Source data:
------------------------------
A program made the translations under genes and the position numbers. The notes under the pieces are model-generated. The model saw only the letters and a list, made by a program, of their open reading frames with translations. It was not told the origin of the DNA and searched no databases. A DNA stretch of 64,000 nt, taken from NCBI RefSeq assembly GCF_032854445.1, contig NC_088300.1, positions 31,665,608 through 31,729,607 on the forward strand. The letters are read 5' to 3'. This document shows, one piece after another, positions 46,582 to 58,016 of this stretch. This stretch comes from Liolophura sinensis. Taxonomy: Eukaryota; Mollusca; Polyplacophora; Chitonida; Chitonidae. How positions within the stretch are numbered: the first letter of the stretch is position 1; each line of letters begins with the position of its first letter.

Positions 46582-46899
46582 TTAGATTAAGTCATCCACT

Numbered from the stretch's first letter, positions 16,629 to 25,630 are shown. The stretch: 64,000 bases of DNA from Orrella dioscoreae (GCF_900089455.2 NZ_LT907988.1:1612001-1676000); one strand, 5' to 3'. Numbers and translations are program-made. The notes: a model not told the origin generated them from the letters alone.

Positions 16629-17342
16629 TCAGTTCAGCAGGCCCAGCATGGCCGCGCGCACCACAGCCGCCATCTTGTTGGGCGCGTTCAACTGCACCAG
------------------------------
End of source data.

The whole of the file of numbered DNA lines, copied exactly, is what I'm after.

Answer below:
A program made the translations under genes and the position numbers. The notes under the pieces are model-generated. The model saw only the letters and a list, made by a program, of their open reading frames with translations. It was not told the origin of the DNA and searched no databases. A DNA stretch of 64,000 nt, taken from NCBI RefSeq assembly GCF_032854445.1, contig NC_088300.1, positions 31,665,608 through 31,729,607 on the forward strand. The letters are read 5' to 3'. This document shows, one piece after another, positions 46,582 to 58,016 of this stretch. This stretch comes from Liolophura sinensis. Taxonomy: Eukaryota; Mollusca; Polyplacophora; Chitonida; Chitonidae. How positions within the stretch are numbered: the first letter of the stretch is position 1; each line of letters begins with the position of its first letter.

Positions 46582-46899
46582 TTAGATTAAGTCATCCACT

Numbered from the stretch's first letter, positions 16,629 to 25,630 are shown. The stretch: 64,000 bases of DNA from Orrella dioscoreae (GCF_900089455.2 NZ_LT907988.1:1612001-1676000); one strand, 5' to 3'. Numbers and translations are program-made. The notes: a model not told the origin generated them from the letters alone.

Positions 16629-17342
16629 TCAGTTCAGCAGGCCCAGCATGGCCGCGCGCACCACAGCCGCCATCTTGTTGGGCGCGTTCAACTGCACCAG